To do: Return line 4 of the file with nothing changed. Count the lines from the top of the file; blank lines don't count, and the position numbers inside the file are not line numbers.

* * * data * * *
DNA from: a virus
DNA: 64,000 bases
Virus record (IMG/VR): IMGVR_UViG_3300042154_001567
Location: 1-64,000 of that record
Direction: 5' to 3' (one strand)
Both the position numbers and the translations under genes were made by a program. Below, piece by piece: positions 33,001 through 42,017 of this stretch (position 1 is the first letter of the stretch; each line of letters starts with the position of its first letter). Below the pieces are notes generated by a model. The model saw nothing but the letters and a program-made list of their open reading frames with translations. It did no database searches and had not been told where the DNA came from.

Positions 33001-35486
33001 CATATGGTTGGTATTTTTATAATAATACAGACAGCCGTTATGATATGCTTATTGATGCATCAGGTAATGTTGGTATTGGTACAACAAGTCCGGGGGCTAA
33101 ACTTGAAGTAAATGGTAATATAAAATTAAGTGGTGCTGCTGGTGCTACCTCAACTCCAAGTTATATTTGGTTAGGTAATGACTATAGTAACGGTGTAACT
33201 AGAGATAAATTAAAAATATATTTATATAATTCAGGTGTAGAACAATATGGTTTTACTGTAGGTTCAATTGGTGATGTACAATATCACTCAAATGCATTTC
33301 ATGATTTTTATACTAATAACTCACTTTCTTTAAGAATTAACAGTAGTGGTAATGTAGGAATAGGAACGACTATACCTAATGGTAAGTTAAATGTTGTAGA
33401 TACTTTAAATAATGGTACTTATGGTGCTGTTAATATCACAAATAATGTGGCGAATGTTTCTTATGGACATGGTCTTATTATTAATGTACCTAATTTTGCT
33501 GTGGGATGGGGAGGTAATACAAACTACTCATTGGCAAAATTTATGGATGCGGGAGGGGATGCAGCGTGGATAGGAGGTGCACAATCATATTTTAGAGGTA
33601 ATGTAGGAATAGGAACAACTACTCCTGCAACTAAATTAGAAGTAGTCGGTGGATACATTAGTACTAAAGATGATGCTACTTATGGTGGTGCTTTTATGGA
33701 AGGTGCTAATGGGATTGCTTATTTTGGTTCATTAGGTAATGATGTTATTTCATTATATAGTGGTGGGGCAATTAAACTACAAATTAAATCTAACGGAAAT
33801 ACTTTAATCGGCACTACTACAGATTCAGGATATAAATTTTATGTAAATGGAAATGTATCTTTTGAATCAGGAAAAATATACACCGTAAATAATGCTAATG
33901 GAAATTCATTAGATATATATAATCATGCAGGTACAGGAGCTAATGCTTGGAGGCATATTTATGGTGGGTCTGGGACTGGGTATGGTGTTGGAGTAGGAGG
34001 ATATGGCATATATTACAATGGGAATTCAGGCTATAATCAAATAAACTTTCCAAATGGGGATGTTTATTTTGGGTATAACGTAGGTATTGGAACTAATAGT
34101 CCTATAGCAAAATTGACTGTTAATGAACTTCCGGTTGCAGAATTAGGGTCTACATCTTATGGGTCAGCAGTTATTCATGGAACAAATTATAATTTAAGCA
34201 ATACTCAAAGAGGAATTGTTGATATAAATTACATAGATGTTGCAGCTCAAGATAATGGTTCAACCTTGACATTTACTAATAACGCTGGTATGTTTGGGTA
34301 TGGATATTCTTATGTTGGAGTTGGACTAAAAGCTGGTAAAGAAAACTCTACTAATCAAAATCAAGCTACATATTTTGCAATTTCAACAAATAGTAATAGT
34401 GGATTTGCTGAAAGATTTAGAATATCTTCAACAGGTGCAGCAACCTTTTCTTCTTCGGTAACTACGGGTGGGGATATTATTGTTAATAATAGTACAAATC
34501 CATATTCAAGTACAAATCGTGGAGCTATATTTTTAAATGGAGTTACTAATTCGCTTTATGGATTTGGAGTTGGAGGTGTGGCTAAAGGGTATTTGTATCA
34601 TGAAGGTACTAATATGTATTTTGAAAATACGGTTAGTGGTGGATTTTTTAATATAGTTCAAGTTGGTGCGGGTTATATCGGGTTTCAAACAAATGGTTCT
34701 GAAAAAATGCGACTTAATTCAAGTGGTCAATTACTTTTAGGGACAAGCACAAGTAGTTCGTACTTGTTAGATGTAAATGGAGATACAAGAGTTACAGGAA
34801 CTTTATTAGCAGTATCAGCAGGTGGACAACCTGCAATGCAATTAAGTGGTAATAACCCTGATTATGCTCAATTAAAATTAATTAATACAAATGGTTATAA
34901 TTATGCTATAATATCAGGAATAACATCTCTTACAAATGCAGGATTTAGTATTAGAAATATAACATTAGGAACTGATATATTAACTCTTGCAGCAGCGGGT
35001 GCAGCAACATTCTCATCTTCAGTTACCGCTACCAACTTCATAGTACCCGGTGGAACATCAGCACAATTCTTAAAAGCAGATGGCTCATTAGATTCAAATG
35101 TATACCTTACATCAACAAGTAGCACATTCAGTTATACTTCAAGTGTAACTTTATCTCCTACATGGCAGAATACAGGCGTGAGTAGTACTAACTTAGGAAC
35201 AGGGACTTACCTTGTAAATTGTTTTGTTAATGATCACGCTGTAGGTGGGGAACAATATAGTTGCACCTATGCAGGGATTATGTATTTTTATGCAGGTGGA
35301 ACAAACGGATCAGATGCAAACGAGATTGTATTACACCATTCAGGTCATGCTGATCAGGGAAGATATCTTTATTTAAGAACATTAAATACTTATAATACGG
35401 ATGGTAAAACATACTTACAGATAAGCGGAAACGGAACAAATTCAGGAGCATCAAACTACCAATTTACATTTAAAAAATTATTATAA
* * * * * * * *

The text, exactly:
Location: 1-64,000 of that record